West Bromwich Albion F.C.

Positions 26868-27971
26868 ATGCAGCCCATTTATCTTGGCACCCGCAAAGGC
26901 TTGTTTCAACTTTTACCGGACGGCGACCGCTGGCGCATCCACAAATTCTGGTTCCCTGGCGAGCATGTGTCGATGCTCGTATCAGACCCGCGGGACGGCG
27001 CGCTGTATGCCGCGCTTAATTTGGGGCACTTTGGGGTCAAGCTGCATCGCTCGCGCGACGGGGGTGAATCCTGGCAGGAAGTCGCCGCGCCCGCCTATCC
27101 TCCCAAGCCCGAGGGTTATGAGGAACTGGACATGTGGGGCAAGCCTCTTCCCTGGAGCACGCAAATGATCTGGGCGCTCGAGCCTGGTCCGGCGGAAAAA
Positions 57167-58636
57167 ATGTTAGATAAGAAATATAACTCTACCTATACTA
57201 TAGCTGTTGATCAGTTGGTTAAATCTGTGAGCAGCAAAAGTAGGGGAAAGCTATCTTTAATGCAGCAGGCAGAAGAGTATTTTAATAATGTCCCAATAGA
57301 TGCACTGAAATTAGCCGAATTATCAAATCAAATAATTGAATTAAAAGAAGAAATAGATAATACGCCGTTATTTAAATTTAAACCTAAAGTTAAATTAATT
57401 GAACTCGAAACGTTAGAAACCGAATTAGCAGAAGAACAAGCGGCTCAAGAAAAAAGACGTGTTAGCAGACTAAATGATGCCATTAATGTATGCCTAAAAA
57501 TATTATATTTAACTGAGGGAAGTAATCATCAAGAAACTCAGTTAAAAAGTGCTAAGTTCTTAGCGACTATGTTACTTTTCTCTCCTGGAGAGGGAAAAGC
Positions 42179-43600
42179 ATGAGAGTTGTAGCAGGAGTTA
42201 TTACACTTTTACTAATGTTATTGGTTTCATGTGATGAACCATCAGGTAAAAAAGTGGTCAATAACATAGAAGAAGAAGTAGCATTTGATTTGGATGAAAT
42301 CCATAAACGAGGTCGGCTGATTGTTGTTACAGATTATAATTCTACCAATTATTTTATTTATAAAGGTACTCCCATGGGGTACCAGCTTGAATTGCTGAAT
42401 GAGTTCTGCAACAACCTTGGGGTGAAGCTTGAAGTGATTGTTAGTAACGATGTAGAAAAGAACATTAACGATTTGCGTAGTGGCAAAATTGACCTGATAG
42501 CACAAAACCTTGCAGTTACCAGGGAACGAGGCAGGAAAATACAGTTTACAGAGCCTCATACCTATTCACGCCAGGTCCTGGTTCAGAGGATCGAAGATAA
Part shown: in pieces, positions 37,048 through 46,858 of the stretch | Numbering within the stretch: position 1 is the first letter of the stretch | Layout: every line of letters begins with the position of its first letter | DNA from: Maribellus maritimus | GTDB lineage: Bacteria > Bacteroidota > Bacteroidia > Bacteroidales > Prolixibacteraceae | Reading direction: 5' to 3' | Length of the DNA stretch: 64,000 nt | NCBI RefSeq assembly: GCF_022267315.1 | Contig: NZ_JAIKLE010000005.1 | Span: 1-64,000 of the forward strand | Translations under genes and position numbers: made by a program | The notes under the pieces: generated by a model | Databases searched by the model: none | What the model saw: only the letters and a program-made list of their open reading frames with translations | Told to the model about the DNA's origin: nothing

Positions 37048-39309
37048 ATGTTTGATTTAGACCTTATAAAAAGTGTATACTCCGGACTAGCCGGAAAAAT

The club was formed in 1878 and has played at its home ground, The Hawthorns, since 1900. Albion were one of the members of the Football League in 1888 and have spent the majority of their existence in the top tier of English football. They have been champions of England once, in 1919–20 and have been runners-up twice but they have had success in the FA Cup. The first came in 1888, the year the league was founded, and they also won the Football League Cup at the first attempt in 1966. The clubs longest consecutive period in the top division spanned twenty-four years between 1949 and 1973, and from 1986 to 2002 they spent their longest ever spell out of the top division and they currently play in the Premier League. The team has played in blue and white stripes for most of the clubs history. The club was founded as West Bromwich Strollers in 1878 by workers from George Salters Spring Works in West Bromwich, the club joined the Birmingham & District Football Association in 1881 and became eligible for their first competition, the Birmingham Cup. They reached the quarter-finals, beating several longer-established clubs on the way, in 1883, Albion won their first trophy, the Staffordshire Cup. Albion joined the Football Association in the year, this enabled them to enter the FA Cup for the first time in the 1883–84 season. In 1885 the club turned professional, and in 1886 they reached the FA Cup final for the first time and they reached the final again in 1887, but lost 2–0 to Aston Villa. In 1888 the team won the trophy for the first time, as FA Cup winners, they qualified to play in a Football World Championship game against Scottish Cup winners Renton, which ended in a 4–1 defeat. Thus when the Football League started later that year, Albion became one of the founder members. Albions second FA Cup success came in 1892, beating Aston Villa 3–0 and they met Villa again in the 1895 final, but lost 1–0. The team suffered relegation to Division Two in 1900–01, their first season at The Hawthorns and they were promoted as champions the following season but relegated again in 1903–04. The club won the Division Two championship once more in 1910–11, and the season reached another FA Cup Final. Albion won the Football League title in 1919–20 for the time in their history following the end of World War I. The team finished as Division One runners-up in 1924–25, narrowly losing out to Huddersfield Town, in 1930–31, they won promotion as well as the FA Cup, beating Birmingham 2–1 in the final. The Double of winning the FA Cup and promotion has not been achieved before or since, Albion reached the final again in 1935, losing to Sheffield Wednesday, but were relegated three years later